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Per teaches computer security at Bodøs Graduate School of Business, Norway, and is completing his Ph.D. at the University of Tromsø. He can be contacted at [email protected]

"Security maintainability is the elephant in the living room; people know there's an awful problem but are generally too polite to mention it (especially as we don't really know what to do with the beast)." [1]

—Ross Anderson

Security solutions are built to solve very specific cases, with very specific assumptions, parameters, and environments. Because the real world changes, security solutions gradually get out of sync with their deployment environment [2]. Sometimes the effects are undesirable, such as with key/secret leaks. There are also weird and cryptic side-effects; for example, a distributed system needs a PKI to scale, but PKIs are brittle and centralized, and do not scale [3] or, heavens forbid, you need to modify your naming scheme [4]. How do we keep up with real-world changes as efficiently as possible?

Dig around in any nontrivial security-related application, and you'll find places where it is hard to tell where the application stops and the security solution begins. The "spaghettiness" seems to worsen with the software's age, complexity, number of upgrades/patches, number of developers, and so on. There seems to be an inherent conflict of interests. On one hand, you want to maximize the flexibility of the application, add features, and whatnot; on the other, you want to have the best security available.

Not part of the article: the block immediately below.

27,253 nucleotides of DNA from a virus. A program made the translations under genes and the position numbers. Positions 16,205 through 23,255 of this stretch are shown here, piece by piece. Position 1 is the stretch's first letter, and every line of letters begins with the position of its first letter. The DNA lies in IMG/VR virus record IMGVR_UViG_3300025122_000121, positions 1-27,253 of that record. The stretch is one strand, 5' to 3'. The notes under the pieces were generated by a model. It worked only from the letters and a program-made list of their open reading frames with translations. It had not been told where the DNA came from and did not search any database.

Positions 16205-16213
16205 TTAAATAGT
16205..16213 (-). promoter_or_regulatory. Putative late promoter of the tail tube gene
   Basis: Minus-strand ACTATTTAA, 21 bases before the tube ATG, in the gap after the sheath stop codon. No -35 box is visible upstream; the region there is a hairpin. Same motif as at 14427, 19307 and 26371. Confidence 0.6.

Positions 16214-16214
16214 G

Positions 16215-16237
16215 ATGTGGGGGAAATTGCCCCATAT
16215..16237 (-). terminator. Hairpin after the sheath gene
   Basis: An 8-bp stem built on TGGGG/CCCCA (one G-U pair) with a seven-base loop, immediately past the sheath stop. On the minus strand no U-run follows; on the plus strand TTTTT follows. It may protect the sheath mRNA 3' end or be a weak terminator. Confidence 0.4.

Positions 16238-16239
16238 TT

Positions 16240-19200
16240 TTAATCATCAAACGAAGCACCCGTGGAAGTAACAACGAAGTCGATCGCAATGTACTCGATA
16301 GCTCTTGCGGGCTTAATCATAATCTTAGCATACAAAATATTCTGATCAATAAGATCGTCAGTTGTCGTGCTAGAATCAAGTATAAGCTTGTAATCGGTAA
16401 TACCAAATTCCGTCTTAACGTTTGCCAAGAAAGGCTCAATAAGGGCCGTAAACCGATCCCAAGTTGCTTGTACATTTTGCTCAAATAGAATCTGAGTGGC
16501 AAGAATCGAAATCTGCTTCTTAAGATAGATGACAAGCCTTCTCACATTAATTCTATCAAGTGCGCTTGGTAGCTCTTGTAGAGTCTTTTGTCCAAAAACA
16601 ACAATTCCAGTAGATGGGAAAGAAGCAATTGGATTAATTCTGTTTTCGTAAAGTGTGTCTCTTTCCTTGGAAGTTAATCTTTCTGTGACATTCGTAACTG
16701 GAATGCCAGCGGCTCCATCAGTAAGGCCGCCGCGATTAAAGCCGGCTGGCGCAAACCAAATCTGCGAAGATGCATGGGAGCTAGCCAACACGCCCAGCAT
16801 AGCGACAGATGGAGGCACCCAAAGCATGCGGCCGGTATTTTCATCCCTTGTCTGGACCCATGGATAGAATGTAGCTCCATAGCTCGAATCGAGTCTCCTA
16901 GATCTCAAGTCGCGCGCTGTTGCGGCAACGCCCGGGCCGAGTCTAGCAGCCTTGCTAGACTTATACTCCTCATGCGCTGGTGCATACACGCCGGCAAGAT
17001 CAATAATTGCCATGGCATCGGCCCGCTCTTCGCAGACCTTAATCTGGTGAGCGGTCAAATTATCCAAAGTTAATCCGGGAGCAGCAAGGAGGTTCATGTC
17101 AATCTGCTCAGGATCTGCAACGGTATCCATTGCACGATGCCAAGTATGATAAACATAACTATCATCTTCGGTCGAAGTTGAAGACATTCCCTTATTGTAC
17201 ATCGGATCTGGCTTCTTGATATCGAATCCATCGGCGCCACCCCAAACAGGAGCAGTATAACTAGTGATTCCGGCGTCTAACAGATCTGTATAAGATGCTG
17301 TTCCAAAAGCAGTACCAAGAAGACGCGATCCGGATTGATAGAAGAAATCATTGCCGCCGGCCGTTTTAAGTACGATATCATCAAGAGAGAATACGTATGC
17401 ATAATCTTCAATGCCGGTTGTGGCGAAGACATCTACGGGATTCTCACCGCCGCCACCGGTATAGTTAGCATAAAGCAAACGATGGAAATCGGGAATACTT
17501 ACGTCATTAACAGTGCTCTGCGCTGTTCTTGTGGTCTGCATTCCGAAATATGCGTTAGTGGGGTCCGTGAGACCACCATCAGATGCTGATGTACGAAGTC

In a dynamic environment, this sounds brittle. Of course, there's little wonder why: A complete redesign to ensure harmony between application and security is costly. However, it's sometimes easier to redesign than to fix, which is why we get incompatible upgrades: SSH1 versus SSH2, SSL2 versus TSL, Win95 versus Win2000, and so on. For example, replacing a nontrivial security solution based on shared-key technology with one based on public-key technology is a major undertaking. If you don't think so, try modifying, say, Firefox to use password-based PGP instead of SSL/TSL—it's possible, but insanely difficult. Obol (http://www.pasta.cs.uit.no/~perm/Obol/) is a freely available security protocol programming language that has been built to address this problem.

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